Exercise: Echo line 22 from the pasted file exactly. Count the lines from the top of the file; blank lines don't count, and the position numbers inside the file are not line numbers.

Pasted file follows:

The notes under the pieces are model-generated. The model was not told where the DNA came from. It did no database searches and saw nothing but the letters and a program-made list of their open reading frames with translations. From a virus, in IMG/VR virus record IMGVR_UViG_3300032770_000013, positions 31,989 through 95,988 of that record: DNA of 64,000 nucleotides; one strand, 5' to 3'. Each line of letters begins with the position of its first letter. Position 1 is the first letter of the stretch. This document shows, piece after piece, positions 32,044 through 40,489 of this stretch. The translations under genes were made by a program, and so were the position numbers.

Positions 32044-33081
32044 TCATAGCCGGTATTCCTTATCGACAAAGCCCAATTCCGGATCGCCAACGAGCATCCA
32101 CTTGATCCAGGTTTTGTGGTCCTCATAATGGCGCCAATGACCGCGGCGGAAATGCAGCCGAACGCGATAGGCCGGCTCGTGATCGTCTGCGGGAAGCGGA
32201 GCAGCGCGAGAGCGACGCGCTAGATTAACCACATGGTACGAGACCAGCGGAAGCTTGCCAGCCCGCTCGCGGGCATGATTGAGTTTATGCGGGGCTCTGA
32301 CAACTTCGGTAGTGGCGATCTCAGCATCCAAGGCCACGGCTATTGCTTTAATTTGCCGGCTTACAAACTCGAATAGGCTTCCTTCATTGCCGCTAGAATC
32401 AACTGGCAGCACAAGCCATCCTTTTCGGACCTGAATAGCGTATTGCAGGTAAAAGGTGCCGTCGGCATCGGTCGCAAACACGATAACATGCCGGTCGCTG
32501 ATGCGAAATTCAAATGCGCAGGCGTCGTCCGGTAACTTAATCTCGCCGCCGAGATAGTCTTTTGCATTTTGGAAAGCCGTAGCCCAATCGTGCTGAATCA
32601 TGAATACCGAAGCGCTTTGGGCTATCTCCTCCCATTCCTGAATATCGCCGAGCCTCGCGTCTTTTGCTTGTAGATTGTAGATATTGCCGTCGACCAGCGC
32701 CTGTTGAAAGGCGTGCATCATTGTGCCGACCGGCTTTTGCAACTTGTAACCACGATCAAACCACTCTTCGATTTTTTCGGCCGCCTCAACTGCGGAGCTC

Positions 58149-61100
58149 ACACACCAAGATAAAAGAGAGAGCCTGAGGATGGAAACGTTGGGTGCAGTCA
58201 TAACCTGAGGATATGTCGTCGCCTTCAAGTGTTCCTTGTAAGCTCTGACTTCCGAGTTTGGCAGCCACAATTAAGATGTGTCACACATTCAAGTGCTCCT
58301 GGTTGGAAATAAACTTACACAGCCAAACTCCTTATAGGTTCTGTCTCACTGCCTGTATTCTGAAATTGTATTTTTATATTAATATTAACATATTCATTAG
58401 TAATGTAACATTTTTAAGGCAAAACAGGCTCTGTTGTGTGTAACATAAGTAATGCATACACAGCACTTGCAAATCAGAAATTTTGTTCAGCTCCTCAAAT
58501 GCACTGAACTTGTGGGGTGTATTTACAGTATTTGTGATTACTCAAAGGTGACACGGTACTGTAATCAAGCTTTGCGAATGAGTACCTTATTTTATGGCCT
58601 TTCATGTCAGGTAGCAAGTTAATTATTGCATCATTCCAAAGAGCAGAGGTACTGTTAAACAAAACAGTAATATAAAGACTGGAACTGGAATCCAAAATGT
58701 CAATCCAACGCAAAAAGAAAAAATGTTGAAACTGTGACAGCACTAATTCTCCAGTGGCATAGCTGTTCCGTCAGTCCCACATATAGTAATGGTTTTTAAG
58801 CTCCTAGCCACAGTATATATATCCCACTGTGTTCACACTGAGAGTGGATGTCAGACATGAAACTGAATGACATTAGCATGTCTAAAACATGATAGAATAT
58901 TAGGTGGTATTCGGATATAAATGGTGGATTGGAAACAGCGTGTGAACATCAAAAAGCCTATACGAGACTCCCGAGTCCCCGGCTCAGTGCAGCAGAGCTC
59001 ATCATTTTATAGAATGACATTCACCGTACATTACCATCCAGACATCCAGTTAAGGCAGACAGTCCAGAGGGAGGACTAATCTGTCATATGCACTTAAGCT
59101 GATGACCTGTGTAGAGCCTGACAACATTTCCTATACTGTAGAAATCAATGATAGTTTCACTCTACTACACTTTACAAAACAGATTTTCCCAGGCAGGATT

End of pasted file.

59101 GATGACCTGTGTAGAGCCTGACAACATTTCCTATACTGTAGAAATCAATGATAGTTTCACTCTACTACACTTTACAAAACAGATTTTCCCAGGCAGGATT